Monday, November 15, 2004

No Regrets (Well, not that many anyway)

I guess it just wasn't meant to be. I came 7th in the big event at Amsterdam after being in or close to the chip lead for the best part of 2 days.

But, although I can't deny I am bitterly disappointed, unlike the last two big events where I have entered the latter stages with huge chips (The Vic and the Bellagio in 2002) where I really fucked up badly, I don't think I did much wrong. So I really should dust myself down and just say well done to the winners.

For two days it was pretty much a dream tournament. I had great draw, with the only dangerous players ever to visit my table (Rumit Somaya, Paul Leckey, Paul Alterman and Julian Thew) safely to my right.

I got a double up within the first 90 minutes of the tournament when Rumit limped with J9 and I had Q9 on the sb and we saw a very pretty flop of 992. I am more convinced then ever that the correct strategy for me in these big events is to gamble early on to get a double up because when a loose/aggressive player has the power to bust anyone on the table it makes the other players very wary of tangling with him and leads to alot of easy steals.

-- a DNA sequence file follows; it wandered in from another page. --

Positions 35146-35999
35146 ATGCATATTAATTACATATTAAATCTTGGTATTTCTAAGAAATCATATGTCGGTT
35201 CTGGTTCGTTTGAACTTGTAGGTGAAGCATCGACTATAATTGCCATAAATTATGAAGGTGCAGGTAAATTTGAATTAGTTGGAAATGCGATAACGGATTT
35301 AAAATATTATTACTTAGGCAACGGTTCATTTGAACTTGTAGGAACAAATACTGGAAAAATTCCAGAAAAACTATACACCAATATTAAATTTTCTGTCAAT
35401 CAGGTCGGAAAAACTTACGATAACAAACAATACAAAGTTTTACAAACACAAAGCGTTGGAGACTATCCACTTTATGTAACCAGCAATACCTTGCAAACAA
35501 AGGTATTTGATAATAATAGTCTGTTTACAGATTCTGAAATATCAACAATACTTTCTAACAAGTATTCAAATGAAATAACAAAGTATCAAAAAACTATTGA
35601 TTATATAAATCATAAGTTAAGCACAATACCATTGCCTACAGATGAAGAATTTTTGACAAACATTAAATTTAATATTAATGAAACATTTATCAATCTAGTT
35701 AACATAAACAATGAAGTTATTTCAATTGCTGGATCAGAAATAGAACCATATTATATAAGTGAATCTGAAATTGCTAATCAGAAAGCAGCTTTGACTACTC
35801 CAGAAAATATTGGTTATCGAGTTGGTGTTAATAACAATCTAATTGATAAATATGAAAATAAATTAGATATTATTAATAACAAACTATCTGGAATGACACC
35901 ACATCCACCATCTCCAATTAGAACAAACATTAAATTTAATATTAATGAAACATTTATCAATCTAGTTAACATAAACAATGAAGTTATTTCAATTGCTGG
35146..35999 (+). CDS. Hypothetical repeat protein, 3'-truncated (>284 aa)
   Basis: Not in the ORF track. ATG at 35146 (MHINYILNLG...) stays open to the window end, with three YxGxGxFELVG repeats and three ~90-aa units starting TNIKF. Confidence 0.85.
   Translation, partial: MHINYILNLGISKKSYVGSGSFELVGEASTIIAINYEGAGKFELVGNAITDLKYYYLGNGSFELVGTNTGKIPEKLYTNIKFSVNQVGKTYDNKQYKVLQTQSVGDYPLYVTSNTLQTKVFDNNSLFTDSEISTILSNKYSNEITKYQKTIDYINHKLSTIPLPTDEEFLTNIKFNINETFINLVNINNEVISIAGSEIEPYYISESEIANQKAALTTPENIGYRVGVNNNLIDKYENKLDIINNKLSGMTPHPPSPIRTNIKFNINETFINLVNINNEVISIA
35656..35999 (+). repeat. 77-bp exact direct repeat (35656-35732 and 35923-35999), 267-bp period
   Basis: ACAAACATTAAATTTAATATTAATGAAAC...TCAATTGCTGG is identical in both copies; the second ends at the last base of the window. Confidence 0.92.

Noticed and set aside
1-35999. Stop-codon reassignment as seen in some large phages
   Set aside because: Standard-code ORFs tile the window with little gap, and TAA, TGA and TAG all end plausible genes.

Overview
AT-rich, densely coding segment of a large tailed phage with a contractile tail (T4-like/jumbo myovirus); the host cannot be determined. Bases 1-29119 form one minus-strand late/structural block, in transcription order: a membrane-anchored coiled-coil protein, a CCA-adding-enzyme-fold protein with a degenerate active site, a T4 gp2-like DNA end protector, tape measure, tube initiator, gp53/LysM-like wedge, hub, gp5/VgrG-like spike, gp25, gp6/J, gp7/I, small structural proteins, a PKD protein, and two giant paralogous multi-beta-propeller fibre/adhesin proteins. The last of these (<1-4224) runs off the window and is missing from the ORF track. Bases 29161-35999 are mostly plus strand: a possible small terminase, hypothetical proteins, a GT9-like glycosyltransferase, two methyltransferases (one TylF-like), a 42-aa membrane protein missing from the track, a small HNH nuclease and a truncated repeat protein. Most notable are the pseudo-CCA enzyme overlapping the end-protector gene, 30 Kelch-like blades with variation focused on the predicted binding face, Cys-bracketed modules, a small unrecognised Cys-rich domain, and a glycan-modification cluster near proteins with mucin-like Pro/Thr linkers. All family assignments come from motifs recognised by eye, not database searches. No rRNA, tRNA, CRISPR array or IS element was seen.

The rest of the day was plain sailing. A guy wanted to totally overplay AK when I had AA (the only time I had the boots in 3 days!). Then I busted AA when a German decided to try and trap me when I had 99 and flopped a set. I finished the day with approximately 65,000 and I felt fresh and relaxed.

Onto day 2, and for the first few hours it was more of the same. I stole with complete freedom. And my loose image caused a pretty big stack to put far too many chips into a pot when he raised my BB with AQ and saw a flop of A99.

After perhaps 9 hours of play on the second day we got down to 2 tables. I had never been allin and I had never showed the worst hand in a big pot. I had about 220,000 in chips and things couldn't be running smoother. Then, with blinds of 2-4k Ali Sharkeshik opened the pot for 12,000. I found QQ in the cutoff. I reraised him to 35,000. Immediately he moved allin for about 40,000 more. Hmmmm. I knew I was almost certainly behind, but there was enough chance of him having AK or a smaller pair that calling for 40,000 to win 120,000 when I have about chip average if I lose, was almost certainly correct.